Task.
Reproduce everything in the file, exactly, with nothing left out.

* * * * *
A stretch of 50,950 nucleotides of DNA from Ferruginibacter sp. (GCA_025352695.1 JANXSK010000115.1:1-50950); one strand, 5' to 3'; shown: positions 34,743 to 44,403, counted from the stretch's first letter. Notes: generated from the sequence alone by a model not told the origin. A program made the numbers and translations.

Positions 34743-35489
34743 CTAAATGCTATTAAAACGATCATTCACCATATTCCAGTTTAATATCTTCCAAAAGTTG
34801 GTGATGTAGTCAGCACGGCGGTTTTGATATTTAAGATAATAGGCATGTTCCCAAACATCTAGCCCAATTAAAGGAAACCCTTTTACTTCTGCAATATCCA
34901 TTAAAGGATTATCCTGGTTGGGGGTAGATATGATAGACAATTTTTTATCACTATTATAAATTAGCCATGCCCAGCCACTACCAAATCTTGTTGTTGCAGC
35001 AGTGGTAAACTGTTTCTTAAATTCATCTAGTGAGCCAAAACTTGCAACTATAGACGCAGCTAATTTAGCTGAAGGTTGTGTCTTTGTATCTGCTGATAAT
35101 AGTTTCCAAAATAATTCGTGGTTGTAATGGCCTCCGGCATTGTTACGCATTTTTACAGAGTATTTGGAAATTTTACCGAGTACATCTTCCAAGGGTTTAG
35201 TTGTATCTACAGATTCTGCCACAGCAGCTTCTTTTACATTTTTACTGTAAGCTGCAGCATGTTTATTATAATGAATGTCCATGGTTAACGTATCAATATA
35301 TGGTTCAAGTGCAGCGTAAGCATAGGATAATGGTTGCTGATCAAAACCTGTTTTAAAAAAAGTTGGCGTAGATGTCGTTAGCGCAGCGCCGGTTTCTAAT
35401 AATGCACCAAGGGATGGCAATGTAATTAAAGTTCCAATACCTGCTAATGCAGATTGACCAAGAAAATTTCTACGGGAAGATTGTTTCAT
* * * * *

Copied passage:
A stretch of 50,950 nucleotides of DNA from Ferruginibacter sp. (GCA_025352695.1 JANXSK010000115.1:1-50950); one strand, 5' to 3'; shown: positions 34,743 to 44,403, counted from the stretch's first letter. Notes: generated from the sequence alone by a model not told the origin. A program made the numbers and translations.

Positions 34743-35489
34743 CTAAATGCTATTAAAACGATCATTCACCATATTCCAGTTTAATATCTTCCAAAAGTTG
34801 GTGATGTAGTCAGCACGGCGGTTTTGATATTTAAGATAATAGGCATGTTCCCAAACATCTAGCCCAATTAAAGGAAACCCTTTTACTTCTGCAATATCCA
34901 TTAAAGGATTATCCTGGTTGGGGGTAGATATGATAGACAATTTTTTATCACTATTATAAATTAGCCATGCCCAGCCACTACCAAATCTTGTTGTTGCAGC
35001 AGTGGTAAACTGTTTCTTAAATTCATCTAGTGAGCCAAAACTTGCAACTATAGACGCAGCTAATTTAGCTGAAGGTTGTGTCTTTGTATCTGCTGATAAT
35101 AGTTTCCAAAATAATTCGTGGTTGTAATGGCCTCCGGCATTGTTACGCATTTTTACAGAGTATTTGGAAATTTTACCGAGTACATCTTCCAAGGGTTTAG
35201 TTGTATCTACAGATTCTGCCACAGCAGCTTCTTTTACATTTTTACTGTAAGCTGCAGCATGTTTATTATAATGAATGTCCATGGTTAACGTATCAATATA
35301 TGGTTCAAGTGCAGCGTAAGCATAGGATAATGGTTGCTGATCAAAACCTGTTTTAAAAAAAGTTGGCGTAGATGTCGTTAGCGCAGCGCCGGTTTCTAAT
35401 AATGCACCAAGGGATGGCAATGTAATTAAAGTTCCAATACCTGCTAATGCAGATTGACCAAGAAAATTTCTACGGGAAGATTGTTTCAT